Finance Minister Eichel's much-heralded tax reform has just come into effect but Germany will still be hard pressed to sell itself as a prime location for business according to tax experts at the US Chamber of Commerce.
Clouds on the horizon
Despite the much-heralded corporate-tax reform, Germany is still hard pressed to sell itself as a prime location for business.
The new tax legislation, which makes it cheaper for corporate Germany to unravel its complex web of shareholdings, went into effect on Jan. 1, 2002, but foreign investors say it won't make Germany more attractive for them. "
The high tax burden of over 40% (of revenue) means a clear disadvantage for foreign investors, compared with other EU states," according to Rainer Mueck and Bernd Linke, members of the tax committee at the American Chamber of Commerce.
Mr. Mueck and Mr. Linke say that German Finance Minister Hans Eichel's attempt to remedy Germany's lingering location problem hasn't fundamentally changed anything. "
Germany still loses billions (of euros) a year in (potential) U.S. investment,"; they said. In cutting the corporate-tax rate to 25%, Mr. Eichel has done little to create more favorable conditions for investment, according to Mr. Linke.
"Once U.S. firms realize that companies in Germany pay four categories of tax – corporate, trade, investment-income and solidarity – adding up to a combined-tax rate of 42%, investment plans are scrapped in a hurry."
U.S. firms are also decrying the fact that the tax reform will bring about a reduction of the allowable amount of outside capital companies can use to finance their overseas activities.
Germany is still the single biggest market in Europe for U.S. firms, Mueck points out.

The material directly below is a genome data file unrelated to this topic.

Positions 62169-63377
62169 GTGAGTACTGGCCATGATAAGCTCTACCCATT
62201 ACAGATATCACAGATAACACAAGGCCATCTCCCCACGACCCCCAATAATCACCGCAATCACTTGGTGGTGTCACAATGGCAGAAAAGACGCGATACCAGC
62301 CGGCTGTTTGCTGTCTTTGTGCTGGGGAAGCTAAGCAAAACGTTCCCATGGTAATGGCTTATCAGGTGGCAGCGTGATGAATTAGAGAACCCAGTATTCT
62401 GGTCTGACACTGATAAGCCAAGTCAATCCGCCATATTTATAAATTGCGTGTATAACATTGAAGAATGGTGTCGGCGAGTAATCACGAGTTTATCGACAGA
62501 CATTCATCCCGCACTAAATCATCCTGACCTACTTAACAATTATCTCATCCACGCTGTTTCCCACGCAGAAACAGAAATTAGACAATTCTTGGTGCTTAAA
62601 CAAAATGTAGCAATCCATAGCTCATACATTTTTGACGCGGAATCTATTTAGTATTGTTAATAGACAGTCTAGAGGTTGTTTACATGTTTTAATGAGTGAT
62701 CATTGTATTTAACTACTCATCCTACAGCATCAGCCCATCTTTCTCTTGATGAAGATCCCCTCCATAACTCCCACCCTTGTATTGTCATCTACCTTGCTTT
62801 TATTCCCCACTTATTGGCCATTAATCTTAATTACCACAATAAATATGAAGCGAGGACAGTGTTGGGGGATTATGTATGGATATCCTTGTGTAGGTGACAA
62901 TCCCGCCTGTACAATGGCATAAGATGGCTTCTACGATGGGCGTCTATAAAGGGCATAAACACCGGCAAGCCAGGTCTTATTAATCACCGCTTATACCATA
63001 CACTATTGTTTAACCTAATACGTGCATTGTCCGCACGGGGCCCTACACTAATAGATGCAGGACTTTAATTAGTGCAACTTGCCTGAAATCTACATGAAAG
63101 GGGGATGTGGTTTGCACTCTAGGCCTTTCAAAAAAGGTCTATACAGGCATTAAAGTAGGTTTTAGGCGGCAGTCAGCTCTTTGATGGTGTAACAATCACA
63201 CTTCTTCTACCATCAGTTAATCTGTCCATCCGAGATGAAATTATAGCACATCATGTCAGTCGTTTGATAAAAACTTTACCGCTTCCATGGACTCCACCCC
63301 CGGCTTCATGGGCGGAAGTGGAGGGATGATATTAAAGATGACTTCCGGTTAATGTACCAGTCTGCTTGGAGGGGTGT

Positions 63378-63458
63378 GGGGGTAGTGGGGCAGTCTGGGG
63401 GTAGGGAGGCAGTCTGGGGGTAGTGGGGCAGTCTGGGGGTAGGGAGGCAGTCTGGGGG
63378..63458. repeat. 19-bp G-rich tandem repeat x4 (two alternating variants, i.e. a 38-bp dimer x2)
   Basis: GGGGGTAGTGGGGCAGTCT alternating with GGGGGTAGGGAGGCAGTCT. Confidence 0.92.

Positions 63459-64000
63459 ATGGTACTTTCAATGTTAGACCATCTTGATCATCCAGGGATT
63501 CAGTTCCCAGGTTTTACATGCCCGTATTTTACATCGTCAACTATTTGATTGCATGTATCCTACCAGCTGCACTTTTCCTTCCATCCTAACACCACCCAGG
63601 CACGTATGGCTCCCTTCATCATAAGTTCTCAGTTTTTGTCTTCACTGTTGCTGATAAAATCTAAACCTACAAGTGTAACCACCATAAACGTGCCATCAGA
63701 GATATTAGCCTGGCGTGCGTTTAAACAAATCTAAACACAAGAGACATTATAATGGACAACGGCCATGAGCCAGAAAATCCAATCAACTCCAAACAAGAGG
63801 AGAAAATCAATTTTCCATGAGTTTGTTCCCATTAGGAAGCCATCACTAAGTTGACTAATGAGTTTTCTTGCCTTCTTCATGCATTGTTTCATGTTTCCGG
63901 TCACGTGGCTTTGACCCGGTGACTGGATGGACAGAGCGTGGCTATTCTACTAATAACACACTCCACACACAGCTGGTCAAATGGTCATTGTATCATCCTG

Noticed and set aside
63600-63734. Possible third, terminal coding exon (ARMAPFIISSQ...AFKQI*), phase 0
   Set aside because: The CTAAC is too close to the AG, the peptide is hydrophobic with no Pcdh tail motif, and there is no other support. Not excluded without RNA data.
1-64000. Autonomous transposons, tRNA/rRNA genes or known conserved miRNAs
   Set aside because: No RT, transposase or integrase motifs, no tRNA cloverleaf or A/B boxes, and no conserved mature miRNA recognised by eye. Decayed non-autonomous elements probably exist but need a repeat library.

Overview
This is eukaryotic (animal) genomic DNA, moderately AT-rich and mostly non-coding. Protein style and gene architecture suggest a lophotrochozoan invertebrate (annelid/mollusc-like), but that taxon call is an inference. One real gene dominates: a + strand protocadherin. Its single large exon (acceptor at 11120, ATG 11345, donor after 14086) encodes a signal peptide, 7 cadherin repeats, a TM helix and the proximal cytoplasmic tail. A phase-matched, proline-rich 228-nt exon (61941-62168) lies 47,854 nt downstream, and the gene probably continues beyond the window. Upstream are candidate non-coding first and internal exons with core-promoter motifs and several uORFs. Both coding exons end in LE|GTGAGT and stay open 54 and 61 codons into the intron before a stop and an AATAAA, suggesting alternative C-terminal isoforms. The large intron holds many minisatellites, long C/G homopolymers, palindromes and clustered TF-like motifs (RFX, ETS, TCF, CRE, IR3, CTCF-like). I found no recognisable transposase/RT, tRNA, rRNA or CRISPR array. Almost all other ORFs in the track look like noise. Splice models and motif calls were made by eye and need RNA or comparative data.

But the first question is always, "What will it cost us?"; To make itself attractive to U.S. investors, Germany should aim to bring its entire corporate-tax burden below the U.S. level of 35%, argues the chamber. "
Overseas investments are only interesting from a tax viewpoint if they're taxed at under 35% to entirely offset U.S. tax," said Mr. Linke. "
But a bigger reduction resulting from European tax competition would be a good thing".
That competition is already underway, according to a new study by the University of Mannheim. Nine member-states of the European Union have carried out tax reforms since 1998, but Germany still has the second-highest tax percentage for businesses, with France in the top spot.
The European Commission's rankings agree with that assessment. Alternatives to France and Germany aren't lacking. Banks are drawn to London, where the corporate-tax rate hovers at 30%, and production sectors are trending primarily toward eastern Europe.
Countries such as Poland and the Czech Republic offer generous tax breaks and "there's no longer a lack of qualified workers," according to Mr. Mueck.
The U.S. chamber's views are being echoed by German companies. Handelsblatt's most recent survey of Germany's business leaders showed that 78% expect Germany's attractiveness as a location for big business will continue to decay through 2002.